Sunday Slideshow: Studio Visit with Crystal Quinn
Seamstress Crystal Quinn is a maker of many things; in addition to her current project creating really fun house shoes, she and her partner David are starting a gallery/work space called the Dressing Room.
Photos and interview by Kelsey Johnston
Secrets of the City: Where did you grow up?
Crystal Quinn: I grew up in East Bloomington.
Secrets: Tell me about starting the Dressing Room.
CQ: My partner David and I have just recently started the Dressing Room. It is a space within our apartment for artists to use and work through ideas that they wouldn’t be doing so regularly. For the first few events that we are hosting before the new year we have asked 3 artist friends to show their work. We are going to be putting out a call pretty soon for artists to use the space for 2011.
Secrets: Would you be doing workshops?
CQ: The name of the space is Dressing Room so, we like to say that it’s a space to try things on. It’s about discussion and dialogue, visiting studios and acting on ideas.
Secrets: Sounds experimental.
CQ: Totally experimental in a really great way.
Secrets: How did you start with your shoes project?
CQ: I started making shoes after creating these felt booties. I’m not really selling the little ones. I was part of a craft fair with my sister and I sold some there but, I like giving them away. I attend so many damn baby showers. I then started taking apart my own shoes to find out how they were constructed. While constructing these shoes I used only soft materials so they are sort of like house shoes. Then I got a serger.
There was one day, well, I needed a sewing machine because I was going to make a few wedding dresses over the summer. I needed a sewing machine immediately and I had only $200 to spend. I picked up my mother to come with and she’s like, “Oh, you should talk to your cousin who has this serger at her grandmother’s house and you could probably have it, she never used it.” So, I called my cousin and drove over to the house and her grandmother carries up this beautiful serger that’s still in the box and she then says “well, I also have this sewing machine that I don’t use any longer if you want to use it”. I leave with two beautiful machines and still had the $200. I then made a decent amount of the house shoes for my friends online store Light Vision.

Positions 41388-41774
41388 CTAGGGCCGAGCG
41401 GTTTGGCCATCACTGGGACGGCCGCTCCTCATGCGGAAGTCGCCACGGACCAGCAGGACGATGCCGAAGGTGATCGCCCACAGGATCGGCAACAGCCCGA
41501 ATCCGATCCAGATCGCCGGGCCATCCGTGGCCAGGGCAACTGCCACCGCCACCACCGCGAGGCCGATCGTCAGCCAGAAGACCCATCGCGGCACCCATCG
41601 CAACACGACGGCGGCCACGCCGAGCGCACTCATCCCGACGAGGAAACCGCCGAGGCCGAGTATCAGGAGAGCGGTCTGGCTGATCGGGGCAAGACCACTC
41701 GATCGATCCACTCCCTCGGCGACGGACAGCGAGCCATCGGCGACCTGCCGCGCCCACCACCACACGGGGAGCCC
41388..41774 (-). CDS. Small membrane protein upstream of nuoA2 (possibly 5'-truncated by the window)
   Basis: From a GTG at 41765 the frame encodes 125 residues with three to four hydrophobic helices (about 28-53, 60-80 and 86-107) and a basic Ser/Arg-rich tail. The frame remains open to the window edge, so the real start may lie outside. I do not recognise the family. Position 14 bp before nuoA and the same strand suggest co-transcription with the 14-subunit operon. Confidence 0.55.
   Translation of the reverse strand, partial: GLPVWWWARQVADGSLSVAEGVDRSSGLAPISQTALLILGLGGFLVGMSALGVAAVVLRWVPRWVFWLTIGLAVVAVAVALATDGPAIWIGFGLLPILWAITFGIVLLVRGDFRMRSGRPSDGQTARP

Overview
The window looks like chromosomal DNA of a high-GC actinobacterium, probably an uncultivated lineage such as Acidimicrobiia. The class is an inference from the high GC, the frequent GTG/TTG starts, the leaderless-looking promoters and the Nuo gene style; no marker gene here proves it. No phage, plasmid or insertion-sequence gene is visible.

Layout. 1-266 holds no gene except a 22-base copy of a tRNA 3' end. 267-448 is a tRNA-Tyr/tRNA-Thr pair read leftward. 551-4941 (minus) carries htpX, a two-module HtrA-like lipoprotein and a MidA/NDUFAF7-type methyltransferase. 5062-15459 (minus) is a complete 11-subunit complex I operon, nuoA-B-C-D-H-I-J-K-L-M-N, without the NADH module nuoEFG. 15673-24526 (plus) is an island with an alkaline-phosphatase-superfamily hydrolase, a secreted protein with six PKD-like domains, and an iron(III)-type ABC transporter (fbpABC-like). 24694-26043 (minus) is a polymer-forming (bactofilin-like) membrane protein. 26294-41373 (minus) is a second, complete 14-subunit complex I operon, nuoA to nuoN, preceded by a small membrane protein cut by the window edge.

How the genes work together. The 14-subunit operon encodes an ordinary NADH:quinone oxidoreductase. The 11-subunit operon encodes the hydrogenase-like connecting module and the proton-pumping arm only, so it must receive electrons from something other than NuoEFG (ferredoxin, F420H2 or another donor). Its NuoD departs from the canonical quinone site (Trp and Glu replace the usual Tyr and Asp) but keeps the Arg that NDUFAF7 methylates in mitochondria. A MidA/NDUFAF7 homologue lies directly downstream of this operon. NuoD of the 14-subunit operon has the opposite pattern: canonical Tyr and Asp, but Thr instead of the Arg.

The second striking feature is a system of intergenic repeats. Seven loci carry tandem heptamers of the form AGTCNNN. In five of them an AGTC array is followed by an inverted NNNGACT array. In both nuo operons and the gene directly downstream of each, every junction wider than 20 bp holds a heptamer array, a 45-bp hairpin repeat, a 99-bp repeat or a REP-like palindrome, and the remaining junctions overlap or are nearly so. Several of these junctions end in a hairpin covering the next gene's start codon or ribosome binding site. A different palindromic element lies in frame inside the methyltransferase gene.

Secrets: Have you worked in other mediums?
CQ: I went to school for painting at the California College of the Arts. It was there that I found out I am not a painter, I’m more of a maker. After moving back home I went to MCAD, but for only one semester because I wanted to try everything out and I felt that they didn’t approve of that there. So, I didn’t continue but I recently just started going to school again to study apparel design. I sort of do a lot of different things whether it’s drawing, painting, making books, sewing.
Secrets: If you got to create a new school subject what would it be?
CQ: I was at Saver’s the other day and I came across the encyclopedia on how to do everything yourself. It was the do-it-yourself encyclopedia pre-‘D.I.Y.’. Growing up I would make and fix things by hand and I remember kids saying “wait, you can make that?” and I’d be like “Yeah! You can just make it yourself”. You can make things that machines can. I think that would definitely be it, a do-it-yourself class.
Secrets: What’s the best part about living in Minneapolis?
CQ: The thing that I missed most while living in California was the lack of season change but only because while living in California, where everyday it’s beautiful, it’s really hard to stay inside and get anything done. It was hard being a studio artist there because being from Minneapolis I felt like I had to take advantage of every nice day. We’re raised to do that and that’s sort of why I love is the shitty weather here because I love being a bit of a hermit.
Secrets: Childhood dream career?
CQ: I never wanted to grow up. I just didn’t want to become boring because that’s sort of how I saw things. That’s kind of how I’m living my life now. I’m trying not to grow up in the way that I thought growing up meant!